Once our passports had been stamped, we had only seven minutes to reach the plane before our scheduled departure time. We ran up the stairs and down the corridor faster than should be expected of card-carrying AARP members, but we made it—thanks to the members of our group who had been directed to the priority lane in the first place and told the gate crew that we were on our way. We were so relieved to be in our seats that we didn’t even mind that they were on the back row and would not recline.
Because this was an Air France flight, the hot lunch was actually good—especially the raspberry tarte. However, the plane’s lone bathroom was located immediately behind us, so the aisle was always occupied and the resulting bustle made sleep nearly impossible. The five-hour flight to Athens left us bleary-eyed and ready to have nothing more to do with air travel for a long time.
In contrast to our experience in Paris, getting through customs in Athens consisted of collecting our luggage then stopping briefly to answer two questions put by a customs agent holding an iPad: “What is your country of origin?” and “What country did you fly through?” She entered our responses into her device and told us to have a good day.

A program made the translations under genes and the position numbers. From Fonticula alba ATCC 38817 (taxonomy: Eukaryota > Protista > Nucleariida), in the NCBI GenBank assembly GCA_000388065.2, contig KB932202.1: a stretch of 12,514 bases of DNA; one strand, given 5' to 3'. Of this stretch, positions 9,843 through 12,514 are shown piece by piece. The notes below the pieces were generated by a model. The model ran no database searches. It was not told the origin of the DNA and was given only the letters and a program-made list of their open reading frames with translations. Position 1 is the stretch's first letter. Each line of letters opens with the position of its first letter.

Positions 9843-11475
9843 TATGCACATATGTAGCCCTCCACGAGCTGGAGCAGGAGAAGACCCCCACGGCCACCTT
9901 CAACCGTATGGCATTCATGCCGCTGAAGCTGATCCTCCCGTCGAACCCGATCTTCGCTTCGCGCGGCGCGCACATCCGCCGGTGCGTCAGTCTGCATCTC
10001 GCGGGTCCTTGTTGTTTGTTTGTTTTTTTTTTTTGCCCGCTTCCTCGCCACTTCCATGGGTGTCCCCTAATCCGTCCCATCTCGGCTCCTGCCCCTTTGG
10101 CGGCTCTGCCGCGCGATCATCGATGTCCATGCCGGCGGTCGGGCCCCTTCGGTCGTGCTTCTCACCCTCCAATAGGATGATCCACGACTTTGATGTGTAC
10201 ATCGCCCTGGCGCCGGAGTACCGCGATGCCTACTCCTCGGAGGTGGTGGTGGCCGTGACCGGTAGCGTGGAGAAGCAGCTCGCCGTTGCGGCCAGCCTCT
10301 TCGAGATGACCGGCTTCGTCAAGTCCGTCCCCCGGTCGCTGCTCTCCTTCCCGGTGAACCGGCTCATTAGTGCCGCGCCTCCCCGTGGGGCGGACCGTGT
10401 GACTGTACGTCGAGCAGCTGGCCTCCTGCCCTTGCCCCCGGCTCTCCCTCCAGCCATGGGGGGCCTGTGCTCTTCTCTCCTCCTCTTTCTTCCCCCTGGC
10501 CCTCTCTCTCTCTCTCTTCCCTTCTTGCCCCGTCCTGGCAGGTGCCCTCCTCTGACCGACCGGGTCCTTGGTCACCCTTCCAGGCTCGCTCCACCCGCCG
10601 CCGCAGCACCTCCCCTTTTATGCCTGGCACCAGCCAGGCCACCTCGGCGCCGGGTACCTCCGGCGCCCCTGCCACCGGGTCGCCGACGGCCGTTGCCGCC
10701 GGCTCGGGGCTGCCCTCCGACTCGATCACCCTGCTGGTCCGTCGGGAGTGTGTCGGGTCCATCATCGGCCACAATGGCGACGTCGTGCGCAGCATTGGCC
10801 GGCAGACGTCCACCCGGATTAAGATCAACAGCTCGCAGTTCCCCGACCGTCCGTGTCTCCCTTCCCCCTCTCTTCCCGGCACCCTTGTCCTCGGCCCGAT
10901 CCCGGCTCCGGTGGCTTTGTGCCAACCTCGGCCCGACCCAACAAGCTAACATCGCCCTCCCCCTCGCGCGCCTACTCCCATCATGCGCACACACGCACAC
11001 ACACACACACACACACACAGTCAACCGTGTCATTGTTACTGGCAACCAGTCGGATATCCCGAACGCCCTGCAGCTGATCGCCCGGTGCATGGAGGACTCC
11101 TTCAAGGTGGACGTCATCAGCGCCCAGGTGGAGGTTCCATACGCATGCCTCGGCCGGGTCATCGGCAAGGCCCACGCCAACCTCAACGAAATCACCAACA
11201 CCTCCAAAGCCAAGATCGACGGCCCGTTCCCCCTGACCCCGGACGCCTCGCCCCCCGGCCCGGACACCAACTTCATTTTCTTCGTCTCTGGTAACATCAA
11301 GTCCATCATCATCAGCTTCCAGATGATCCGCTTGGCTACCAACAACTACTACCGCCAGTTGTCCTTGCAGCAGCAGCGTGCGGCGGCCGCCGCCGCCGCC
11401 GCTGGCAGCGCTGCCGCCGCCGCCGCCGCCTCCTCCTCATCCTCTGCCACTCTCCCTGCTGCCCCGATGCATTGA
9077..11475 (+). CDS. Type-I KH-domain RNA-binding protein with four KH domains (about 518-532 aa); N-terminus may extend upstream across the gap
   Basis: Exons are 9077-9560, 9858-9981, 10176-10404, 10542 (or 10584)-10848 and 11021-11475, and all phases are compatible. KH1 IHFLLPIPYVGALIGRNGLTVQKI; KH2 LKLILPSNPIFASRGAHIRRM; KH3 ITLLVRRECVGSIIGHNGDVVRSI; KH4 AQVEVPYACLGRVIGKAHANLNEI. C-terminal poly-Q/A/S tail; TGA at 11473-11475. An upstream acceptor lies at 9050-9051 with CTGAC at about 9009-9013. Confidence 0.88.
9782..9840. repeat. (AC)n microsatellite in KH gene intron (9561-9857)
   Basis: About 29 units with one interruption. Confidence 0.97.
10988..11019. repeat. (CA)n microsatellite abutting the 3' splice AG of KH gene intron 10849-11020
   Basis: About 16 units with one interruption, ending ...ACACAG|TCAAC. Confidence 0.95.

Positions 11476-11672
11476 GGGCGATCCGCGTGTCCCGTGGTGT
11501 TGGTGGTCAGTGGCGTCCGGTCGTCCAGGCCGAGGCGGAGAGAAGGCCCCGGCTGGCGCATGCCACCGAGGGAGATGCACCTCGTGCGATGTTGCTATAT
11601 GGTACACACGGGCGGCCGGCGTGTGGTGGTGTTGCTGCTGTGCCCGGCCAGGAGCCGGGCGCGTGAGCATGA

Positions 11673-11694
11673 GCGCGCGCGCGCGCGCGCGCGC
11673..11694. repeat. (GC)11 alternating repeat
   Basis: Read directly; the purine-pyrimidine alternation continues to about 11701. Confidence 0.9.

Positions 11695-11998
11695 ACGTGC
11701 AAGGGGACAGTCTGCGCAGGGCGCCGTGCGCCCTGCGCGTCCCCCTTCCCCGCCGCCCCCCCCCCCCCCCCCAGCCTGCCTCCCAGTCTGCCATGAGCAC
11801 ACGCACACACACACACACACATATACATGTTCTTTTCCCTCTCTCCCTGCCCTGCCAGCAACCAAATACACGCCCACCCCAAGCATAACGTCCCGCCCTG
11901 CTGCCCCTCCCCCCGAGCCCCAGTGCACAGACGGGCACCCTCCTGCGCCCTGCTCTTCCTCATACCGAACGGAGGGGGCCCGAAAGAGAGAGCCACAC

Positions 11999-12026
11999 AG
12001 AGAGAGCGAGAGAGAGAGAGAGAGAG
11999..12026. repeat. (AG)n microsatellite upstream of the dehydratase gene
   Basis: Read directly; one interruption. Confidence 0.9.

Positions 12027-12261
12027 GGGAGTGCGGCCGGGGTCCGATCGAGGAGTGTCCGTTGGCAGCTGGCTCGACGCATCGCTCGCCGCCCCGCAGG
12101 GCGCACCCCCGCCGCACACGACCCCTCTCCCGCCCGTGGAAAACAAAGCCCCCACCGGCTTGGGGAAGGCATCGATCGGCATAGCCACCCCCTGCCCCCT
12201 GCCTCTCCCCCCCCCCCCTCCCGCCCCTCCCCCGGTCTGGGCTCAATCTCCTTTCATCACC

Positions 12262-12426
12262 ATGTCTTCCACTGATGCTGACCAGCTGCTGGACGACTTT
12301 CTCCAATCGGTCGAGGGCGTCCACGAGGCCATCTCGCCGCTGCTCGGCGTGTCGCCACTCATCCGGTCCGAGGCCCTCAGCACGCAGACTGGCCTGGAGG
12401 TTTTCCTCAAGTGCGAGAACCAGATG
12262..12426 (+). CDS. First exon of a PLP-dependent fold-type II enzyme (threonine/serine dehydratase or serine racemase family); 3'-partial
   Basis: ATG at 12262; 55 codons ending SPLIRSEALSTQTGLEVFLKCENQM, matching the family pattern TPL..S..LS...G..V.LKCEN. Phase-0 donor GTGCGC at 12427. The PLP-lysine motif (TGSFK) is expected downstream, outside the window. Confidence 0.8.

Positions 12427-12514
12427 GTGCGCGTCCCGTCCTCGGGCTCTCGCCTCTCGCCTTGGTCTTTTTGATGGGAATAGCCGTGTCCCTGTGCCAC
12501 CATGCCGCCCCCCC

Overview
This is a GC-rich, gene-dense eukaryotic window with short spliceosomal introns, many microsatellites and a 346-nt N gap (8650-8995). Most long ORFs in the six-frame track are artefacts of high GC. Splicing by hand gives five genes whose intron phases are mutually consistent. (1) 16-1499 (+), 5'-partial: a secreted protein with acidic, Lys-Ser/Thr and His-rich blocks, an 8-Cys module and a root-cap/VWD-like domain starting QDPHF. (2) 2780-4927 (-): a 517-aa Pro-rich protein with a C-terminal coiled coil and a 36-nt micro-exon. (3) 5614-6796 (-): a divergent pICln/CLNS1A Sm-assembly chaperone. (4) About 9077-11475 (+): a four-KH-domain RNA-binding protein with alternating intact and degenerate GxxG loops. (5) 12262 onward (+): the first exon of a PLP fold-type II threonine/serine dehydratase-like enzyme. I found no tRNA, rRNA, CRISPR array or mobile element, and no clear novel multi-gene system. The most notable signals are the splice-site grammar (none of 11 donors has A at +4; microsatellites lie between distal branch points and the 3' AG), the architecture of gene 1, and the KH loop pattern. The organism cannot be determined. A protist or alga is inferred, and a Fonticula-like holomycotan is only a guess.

Soon we spotted a woman carrying a sign that said “Jim Gee Group,” and soon after that, we were hugging Cathy and Jeff, who had arrived from Arizona 30 minutes earlier. Karen, the guide, ushered us into a van, and fortunately did not make us wait for the rest of the Discovery XA group, who would be arriving two hours later. As we drove through Athens toward our hotel, Karen pointed out historic monuments and taught us some essential Greek phrases: kalimera (good day), kalispera (good evening), efcharisto (thank you), parakalo (please/you’re welcome). “Very important,” she warned. “When you want to say no, say ochi, not ‘no,’ because no sounds more like the Greek word for yes, so if you say ‘no,’ someone may think you mean yes, and that could get you into trouble. Especially the women.”